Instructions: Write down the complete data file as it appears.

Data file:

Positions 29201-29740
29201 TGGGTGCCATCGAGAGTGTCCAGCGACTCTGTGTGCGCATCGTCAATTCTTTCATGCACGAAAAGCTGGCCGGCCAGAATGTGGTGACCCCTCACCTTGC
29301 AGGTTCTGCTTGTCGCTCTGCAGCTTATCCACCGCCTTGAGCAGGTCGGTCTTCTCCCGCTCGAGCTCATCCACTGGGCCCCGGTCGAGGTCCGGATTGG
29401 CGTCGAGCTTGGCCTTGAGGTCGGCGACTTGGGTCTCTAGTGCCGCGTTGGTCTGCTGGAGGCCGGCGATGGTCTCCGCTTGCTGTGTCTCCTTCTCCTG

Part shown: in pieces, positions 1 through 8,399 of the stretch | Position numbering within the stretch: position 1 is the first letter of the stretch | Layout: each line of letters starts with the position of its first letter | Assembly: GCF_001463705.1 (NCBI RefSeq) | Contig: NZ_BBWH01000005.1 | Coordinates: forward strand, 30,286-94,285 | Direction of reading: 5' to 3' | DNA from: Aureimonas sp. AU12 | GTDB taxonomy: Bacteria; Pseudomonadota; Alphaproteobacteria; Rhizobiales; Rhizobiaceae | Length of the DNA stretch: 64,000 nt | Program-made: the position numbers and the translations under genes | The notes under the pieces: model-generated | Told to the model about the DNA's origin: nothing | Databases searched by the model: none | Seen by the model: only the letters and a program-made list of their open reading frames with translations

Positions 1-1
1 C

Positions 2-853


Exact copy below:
Positions 29201-29740
29201 TGGGTGCCATCGAGAGTGTCCAGCGACTCTGTGTGCGCATCGTCAATTCTTTCATGCACGAAAAGCTGGCCGGCCAGAATGTGGTGACCCCTCACCTTGC
29301 AGGTTCTGCTTGTCGCTCTGCAGCTTATCCACCGCCTTGAGCAGGTCGGTCTTCTCCCGCTCGAGCTCATCCACTGGGCCCCGGTCGAGGTCCGGATTGG
29401 CGTCGAGCTTGGCCTTGAGGTCGGCGACTTGGGTCTCTAGTGCCGCGTTGGTCTGCTGGAGGCCGGCGATGGTCTCCGCTTGCTGTGTCTCCTTCTCCTG

Part shown: in pieces, positions 1 through 8,399 of the stretch | Position numbering within the stretch: position 1 is the first letter of the stretch | Layout: each line of letters starts with the position of its first letter | Assembly: GCF_001463705.1 (NCBI RefSeq) | Contig: NZ_BBWH01000005.1 | Coordinates: forward strand, 30,286-94,285 | Direction of reading: 5' to 3' | DNA from: Aureimonas sp. AU12 | GTDB taxonomy: Bacteria; Pseudomonadota; Alphaproteobacteria; Rhizobiales; Rhizobiaceae | Length of the DNA stretch: 64,000 nt | Program-made: the position numbers and the translations under genes | The notes under the pieces: model-generated | Told to the model about the DNA's origin: nothing | Databases searched by the model: none | Seen by the model: only the letters and a program-made list of their open reading frames with translations

Positions 1-1
1 C

Positions 2-853